Child Sex Tourism — the act of traveling to sexually exploit children — is, unfortunately, more pervasive than you might think. This heinous crime can involve travel to a country with less restrictive or unenforced laws (usually poorer countries), or can occur within the perpetrator’s home country.
Child sex tourism is a form of human trafficking. Essentially, it’s modern day slavery.
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Child sex tourism takes various forms, but it is typically adult men who, in the course of traveling, pay for sex with children through cash or gifts. Some Americans take advantage of prostituted children while traveling to impoverished countries for business, tourism, and other legitimate reasons. Others travel abroad specifically for a "sex tour."
The good news
The United States has laws that prohibit sex with minors in other countries and has greatly increased government efforts to combat this problem.Under the Protect Act of 2003, United States citizens or residents who engage in sexual activity abroad with a child under 18 can face 30 years in a U.S. prison. U.S. Immigration and Customs Enforcement (ICE) is now actively investigating American sex tourists abroad and making arrests.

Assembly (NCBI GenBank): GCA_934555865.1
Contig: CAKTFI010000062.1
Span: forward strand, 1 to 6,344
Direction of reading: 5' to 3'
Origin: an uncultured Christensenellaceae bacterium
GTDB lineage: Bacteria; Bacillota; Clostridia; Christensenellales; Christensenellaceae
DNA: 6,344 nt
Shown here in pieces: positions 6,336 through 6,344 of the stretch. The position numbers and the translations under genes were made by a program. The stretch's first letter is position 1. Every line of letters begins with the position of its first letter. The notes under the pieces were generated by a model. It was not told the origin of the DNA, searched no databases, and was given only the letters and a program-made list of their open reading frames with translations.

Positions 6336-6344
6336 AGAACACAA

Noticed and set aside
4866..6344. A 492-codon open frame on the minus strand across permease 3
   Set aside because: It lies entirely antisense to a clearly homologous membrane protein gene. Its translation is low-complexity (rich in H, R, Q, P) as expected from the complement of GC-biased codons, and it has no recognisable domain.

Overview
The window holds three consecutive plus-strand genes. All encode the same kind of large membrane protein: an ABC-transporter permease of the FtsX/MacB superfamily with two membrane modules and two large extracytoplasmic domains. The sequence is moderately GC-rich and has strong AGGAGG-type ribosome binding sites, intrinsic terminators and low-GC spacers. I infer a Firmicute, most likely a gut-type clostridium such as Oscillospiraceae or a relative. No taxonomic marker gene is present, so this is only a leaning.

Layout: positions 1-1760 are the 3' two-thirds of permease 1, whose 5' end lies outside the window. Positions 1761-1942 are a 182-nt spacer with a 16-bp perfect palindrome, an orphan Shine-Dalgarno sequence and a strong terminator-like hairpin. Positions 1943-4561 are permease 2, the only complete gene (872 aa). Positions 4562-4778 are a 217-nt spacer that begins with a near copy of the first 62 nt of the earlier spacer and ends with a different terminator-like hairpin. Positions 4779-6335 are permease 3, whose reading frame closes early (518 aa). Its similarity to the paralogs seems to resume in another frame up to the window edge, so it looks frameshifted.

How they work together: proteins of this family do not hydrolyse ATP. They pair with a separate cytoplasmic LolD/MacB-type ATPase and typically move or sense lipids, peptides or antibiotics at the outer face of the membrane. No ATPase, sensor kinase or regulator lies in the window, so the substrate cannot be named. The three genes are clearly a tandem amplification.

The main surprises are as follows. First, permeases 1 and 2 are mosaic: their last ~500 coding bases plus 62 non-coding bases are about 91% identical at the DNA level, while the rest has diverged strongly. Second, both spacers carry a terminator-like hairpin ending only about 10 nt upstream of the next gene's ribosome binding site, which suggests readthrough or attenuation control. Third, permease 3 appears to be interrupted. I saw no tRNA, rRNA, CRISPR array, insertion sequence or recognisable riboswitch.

Beginning in 2004, in partnership with The U.S. State Department, the Department of Health and Human Services, and U.S. Immigrations and Customs Enforcement (ICE), World Vision’s Child Sex Tourism Prevention Program contributed to the effort to educate travelers, train law enforcement, and deter and prosecute child sex tourists. The program focused on raising awareness for travelers, law enforcement training for police, and increased vigilance by the tourism industry.
However, more must be done. Through a loophole in the law, the United States government can prosecute Americans visiting a country and exploiting children, but cannot prosecute an American living overseas and exploiting children.
Help close this loophole. Urge your members of Congress to support the Trafficking Victims Protection Reauthorization Act. Call them today, using our call log. The current bill expired on September 30, so we need action now.
Learn more about the fight to stop child trafficking and the Trafficking Victims Protection Act.